Dating in Style in 2020.

This is a quick note of caution for anyone considering updating their Will in 2020 (or indeed dating any legal document during this year).

The Wills Act 1837 sets out the requirements for a Will to be valid. It may come as a surprise but a Will does not have to be dated but in practice it is always recommended particularly because there are a number of life events that impact on a Will’s validity.

If a Will is not dated it would be very hard to be certain as to whether it was made before or after a person divorced or married and in such cases the Registrar may refuse to accept the document on face value.

Secondly, many people make more than one Will during their lifetime, often reflecting very different wishes depending on the circumstances of their life at the time. In the absence of a date it would be extremely difficult for someone to work out which Will reflected the testator’s final intentions.

For these reasons professional Will drafters always date the Will and usually include a revocation clause, often in the following terms:

‘ I ……… , revoke all my former wills and codicils and declare this to be my last will’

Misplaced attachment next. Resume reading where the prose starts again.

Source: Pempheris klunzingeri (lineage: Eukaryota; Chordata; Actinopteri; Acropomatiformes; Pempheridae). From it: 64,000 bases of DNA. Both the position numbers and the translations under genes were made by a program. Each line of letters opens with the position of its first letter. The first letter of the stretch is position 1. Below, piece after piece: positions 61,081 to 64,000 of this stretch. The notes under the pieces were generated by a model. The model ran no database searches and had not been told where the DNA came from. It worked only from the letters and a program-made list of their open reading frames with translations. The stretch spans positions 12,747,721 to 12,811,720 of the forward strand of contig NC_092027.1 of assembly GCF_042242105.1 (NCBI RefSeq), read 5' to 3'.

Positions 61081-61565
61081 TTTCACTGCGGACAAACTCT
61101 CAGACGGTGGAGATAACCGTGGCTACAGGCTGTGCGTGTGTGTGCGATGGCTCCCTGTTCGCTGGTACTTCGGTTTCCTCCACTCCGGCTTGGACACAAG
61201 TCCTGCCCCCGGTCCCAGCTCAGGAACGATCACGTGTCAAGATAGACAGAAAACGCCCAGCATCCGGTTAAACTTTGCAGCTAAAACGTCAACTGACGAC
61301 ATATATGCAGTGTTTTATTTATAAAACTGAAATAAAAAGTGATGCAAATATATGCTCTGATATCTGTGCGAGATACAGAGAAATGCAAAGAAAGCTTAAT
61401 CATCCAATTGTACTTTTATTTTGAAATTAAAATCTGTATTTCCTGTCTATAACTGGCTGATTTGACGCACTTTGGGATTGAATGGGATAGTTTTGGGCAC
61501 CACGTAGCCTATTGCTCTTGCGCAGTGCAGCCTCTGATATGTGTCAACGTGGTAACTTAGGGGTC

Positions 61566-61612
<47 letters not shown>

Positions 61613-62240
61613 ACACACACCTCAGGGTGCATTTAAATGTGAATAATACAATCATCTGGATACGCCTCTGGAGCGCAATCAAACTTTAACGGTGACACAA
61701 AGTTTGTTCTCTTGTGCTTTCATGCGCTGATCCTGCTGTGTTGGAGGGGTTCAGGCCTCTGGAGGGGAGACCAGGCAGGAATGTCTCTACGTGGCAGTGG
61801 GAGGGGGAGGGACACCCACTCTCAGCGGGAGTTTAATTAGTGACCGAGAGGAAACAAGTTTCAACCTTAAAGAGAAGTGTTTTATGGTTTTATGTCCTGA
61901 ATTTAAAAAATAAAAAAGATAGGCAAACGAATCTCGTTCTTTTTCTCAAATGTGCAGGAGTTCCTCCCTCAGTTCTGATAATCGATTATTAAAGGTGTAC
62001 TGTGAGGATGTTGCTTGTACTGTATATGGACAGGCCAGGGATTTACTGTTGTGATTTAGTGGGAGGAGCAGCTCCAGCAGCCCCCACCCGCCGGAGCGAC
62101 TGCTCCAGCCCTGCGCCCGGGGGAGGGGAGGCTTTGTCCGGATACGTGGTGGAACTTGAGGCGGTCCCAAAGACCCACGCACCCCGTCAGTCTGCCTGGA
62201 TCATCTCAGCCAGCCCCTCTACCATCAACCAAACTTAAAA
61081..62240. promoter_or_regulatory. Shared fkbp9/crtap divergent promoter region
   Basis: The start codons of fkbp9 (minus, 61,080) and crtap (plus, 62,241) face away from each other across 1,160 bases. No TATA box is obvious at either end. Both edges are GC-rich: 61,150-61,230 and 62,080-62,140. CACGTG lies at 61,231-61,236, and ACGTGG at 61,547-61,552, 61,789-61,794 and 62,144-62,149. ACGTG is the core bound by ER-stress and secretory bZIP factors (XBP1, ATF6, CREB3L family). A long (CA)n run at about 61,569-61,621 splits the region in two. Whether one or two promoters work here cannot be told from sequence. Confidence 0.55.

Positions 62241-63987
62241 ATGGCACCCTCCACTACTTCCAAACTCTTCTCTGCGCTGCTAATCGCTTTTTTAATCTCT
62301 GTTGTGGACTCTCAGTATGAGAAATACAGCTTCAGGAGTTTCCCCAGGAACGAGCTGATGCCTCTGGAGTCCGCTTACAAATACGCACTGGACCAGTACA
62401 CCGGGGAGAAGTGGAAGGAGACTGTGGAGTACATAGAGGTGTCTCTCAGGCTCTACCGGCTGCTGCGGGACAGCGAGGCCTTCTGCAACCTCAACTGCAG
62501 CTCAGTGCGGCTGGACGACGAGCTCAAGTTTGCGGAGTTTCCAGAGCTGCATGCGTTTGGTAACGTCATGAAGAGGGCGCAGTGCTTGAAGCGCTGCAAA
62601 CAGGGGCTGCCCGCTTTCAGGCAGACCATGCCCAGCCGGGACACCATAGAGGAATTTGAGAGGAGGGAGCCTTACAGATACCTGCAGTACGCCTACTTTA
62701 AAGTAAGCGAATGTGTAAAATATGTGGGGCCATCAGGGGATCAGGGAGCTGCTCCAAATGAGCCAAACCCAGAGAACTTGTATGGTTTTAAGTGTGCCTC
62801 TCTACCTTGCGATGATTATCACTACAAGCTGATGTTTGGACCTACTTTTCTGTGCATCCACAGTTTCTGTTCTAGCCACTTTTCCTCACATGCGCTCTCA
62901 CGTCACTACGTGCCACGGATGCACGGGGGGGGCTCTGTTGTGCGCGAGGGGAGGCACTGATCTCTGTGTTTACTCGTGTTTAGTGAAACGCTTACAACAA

The clause ensures that if there are multiple Wills, the executors can be reassured that they are acting on the final intentions by simply looking to the dates the Wills were executed.

However the next 12 months present a unique difficulty.  Many people when writing the date only include the decade, not the century. This provides an opportunity for unscrupulous individuals to take advantage and alter the date, and in turn validity, of a Will:

  1. 6th day of May 2018
  2. 6/5/18
  3. 6/5/20
  4. 6/5/2014

Example 1 is written in a way that I would encourage; for the date to be changed an amendment would be obvious in which case a certain procedure would then have had to be followed.

Unfortunately Example 3, which I believe is a common date style, allows for the simple insertion of the number ‘14’ i.e. Example 4. This makes the Will 6 years older and Example 1 would become a valid Will. Whilst one would hope that no one who had access to a person’s Will would act in this manner I know from experience that this is not always the case. Therefore, to prevent this unfortunate possibility I would recommend one thing – come to Mundays (or failing that, at the very least ensure the date is written in full).

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